Rdio has found a way to keep the music playing in its mobile apps, even after users have exhausted their free trials.
Rdio’s radio feature, known as “Stations,” is now free on iOS and Android, with no subscription required. Users can create Stations based on artists, albums, songs, playlists, or genre, and Rdio will generate a play queue with similar music. Rdio also lets users tweak their Stations with a five-point “popular” to “adventurous” scale.
On their own, Rdio’s Stations are similar to other streaming radio services like Pandora, Slacker Radio, and iHeartRadio. But they also act as a hook for Rdio’s subscription service. For $10 per month, users can pick and choose from millions of songs on demand, create their own playlists and listen to full albums.
With free Stations, Rdio is taking a page from rival music service Spotify, which also offers free radio features on its mobile apps. Rdio will continue offering on-demand music for subscribers, who have also had access to Stations since August.
The main disadvantage that Rdio still has against Spotify is the lack of a free on-demand service for laptops and desktops. Users can get an extended free trial through desktop Web browsers, but it’s still a ticking clock compared to Spotify’s unlimited listening.
But that will change in the coming months. In September, radio station operator Cumulus Media acquired a significant stake in Rdio’s parent company, Pulser Media. Cumulus plans to help Rdio launch a free, ad-supported service similar to Spotify later this year or early next year, and will also help promote Rdio on its 525 terrestrial radio stations.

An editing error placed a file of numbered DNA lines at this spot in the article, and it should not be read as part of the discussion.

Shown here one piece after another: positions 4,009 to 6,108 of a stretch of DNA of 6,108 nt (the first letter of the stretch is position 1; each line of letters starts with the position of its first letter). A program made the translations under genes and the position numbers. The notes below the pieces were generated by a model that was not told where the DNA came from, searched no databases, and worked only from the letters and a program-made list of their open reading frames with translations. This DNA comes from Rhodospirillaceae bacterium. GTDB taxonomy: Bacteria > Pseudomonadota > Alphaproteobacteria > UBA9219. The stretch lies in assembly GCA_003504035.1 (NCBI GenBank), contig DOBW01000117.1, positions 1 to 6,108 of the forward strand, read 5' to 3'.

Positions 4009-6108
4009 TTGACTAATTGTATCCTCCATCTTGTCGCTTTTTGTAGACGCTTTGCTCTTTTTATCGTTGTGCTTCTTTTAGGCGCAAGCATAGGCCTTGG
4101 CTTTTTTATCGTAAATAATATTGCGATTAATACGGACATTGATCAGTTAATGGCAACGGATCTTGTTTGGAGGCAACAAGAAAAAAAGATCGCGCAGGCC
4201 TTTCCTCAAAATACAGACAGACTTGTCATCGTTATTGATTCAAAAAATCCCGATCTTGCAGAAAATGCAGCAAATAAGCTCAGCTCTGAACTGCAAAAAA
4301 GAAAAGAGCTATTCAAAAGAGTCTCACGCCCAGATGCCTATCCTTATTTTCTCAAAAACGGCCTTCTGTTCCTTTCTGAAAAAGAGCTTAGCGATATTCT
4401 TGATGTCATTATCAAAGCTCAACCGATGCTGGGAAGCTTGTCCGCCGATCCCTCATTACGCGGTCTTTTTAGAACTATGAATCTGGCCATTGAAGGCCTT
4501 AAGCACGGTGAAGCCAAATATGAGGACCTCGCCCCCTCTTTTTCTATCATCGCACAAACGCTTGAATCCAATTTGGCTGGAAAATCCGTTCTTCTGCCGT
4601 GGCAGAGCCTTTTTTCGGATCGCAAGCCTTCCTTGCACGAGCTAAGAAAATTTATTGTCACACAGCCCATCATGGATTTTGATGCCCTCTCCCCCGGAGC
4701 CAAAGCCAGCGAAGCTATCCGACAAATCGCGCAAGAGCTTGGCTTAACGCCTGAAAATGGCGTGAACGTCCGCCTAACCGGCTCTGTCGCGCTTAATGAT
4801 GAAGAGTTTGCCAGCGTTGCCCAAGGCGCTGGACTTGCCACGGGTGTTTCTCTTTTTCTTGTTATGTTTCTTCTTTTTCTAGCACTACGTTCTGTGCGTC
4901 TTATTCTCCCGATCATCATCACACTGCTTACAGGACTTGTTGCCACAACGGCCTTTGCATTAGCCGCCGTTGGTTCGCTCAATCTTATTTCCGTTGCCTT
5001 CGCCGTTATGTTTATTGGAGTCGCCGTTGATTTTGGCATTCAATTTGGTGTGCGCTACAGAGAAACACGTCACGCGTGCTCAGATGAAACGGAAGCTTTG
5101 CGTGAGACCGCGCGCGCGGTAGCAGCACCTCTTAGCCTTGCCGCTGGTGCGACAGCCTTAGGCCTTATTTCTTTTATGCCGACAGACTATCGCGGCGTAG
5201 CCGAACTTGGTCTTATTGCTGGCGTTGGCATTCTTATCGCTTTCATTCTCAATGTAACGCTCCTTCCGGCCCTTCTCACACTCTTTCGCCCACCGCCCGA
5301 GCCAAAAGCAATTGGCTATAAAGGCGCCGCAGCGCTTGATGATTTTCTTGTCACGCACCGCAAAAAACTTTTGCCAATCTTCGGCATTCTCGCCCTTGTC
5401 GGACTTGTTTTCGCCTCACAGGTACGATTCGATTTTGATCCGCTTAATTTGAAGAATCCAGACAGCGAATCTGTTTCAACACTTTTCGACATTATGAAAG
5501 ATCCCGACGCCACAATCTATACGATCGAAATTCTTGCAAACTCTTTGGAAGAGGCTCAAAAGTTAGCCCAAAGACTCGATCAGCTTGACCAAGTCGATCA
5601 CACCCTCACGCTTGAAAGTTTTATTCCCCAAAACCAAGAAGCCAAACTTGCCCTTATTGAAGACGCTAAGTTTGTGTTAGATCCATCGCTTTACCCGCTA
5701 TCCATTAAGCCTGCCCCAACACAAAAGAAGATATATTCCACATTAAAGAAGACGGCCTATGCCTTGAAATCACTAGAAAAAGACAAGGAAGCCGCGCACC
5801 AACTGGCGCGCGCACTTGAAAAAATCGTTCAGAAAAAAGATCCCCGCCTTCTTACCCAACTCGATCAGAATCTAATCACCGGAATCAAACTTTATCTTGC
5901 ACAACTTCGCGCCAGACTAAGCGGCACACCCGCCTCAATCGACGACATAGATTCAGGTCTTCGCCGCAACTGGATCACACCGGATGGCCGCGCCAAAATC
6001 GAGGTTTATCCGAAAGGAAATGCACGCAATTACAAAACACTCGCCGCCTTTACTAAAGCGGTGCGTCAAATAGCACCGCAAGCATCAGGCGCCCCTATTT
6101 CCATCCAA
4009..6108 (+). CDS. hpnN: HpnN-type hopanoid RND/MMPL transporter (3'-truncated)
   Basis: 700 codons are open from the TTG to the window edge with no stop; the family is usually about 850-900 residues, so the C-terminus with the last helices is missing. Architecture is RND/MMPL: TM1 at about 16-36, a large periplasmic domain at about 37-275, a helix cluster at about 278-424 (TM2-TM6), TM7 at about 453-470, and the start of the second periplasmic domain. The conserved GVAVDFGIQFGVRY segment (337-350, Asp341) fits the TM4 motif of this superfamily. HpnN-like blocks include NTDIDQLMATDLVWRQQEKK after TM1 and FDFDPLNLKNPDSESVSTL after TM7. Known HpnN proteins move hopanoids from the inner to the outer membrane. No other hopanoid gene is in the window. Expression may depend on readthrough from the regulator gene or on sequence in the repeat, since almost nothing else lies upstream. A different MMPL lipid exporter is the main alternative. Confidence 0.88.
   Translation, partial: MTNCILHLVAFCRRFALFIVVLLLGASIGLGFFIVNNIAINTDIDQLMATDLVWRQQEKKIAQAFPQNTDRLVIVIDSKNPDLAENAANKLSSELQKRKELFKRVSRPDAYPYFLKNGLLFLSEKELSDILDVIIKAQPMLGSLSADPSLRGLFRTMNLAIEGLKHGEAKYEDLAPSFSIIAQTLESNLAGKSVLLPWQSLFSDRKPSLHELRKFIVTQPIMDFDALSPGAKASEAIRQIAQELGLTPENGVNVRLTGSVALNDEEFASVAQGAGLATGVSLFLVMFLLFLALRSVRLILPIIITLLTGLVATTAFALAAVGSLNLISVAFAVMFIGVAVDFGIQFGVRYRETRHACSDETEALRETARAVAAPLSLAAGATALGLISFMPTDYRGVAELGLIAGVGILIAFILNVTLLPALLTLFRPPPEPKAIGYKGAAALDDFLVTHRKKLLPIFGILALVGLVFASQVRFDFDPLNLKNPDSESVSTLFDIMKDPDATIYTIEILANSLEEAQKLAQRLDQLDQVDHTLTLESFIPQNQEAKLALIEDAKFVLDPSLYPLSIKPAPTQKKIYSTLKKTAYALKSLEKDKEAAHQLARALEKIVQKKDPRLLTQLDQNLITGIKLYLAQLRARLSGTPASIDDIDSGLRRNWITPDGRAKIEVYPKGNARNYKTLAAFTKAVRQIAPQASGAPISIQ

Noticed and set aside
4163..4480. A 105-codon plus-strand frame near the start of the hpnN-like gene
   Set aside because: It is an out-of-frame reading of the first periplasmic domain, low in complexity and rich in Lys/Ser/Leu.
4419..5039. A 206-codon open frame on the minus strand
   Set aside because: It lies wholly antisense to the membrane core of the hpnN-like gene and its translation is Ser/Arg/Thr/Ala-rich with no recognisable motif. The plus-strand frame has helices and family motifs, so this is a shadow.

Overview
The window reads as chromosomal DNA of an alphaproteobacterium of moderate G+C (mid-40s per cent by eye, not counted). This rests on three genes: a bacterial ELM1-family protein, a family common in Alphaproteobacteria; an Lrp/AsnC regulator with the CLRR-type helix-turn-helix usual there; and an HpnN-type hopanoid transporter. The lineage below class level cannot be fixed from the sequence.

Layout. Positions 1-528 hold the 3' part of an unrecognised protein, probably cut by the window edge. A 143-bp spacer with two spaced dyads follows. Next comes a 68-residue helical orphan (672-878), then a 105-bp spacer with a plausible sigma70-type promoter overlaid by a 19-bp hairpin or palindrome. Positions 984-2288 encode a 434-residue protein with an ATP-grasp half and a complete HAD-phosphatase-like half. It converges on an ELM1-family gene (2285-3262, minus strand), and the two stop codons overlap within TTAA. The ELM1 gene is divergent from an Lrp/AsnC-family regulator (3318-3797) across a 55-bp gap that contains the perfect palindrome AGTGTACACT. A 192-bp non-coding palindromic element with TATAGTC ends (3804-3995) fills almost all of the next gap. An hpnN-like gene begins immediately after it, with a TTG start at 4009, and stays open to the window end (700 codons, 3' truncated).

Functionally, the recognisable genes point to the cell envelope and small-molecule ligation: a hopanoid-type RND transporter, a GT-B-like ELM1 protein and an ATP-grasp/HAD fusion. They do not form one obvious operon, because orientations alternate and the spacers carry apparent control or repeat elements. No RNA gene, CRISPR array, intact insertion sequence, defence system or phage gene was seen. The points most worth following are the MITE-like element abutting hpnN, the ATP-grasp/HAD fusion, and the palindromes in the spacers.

Although there’s no shortage of options for streaming video apps, Rdio’s customization options and well-designed user interface are worth checking out. Once the free on-demand version falls into place, Rdio should be a worthy competitor to Spotify on all fronts.
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Jared Newman has been helping folks make sense of technology for over a decade, writing for PCWorld, TechHive, and elsewhere. He also publishes two newsletters, Advisorator for straightforward tech advice and Cord Cutter Weekly for saving money on TV service.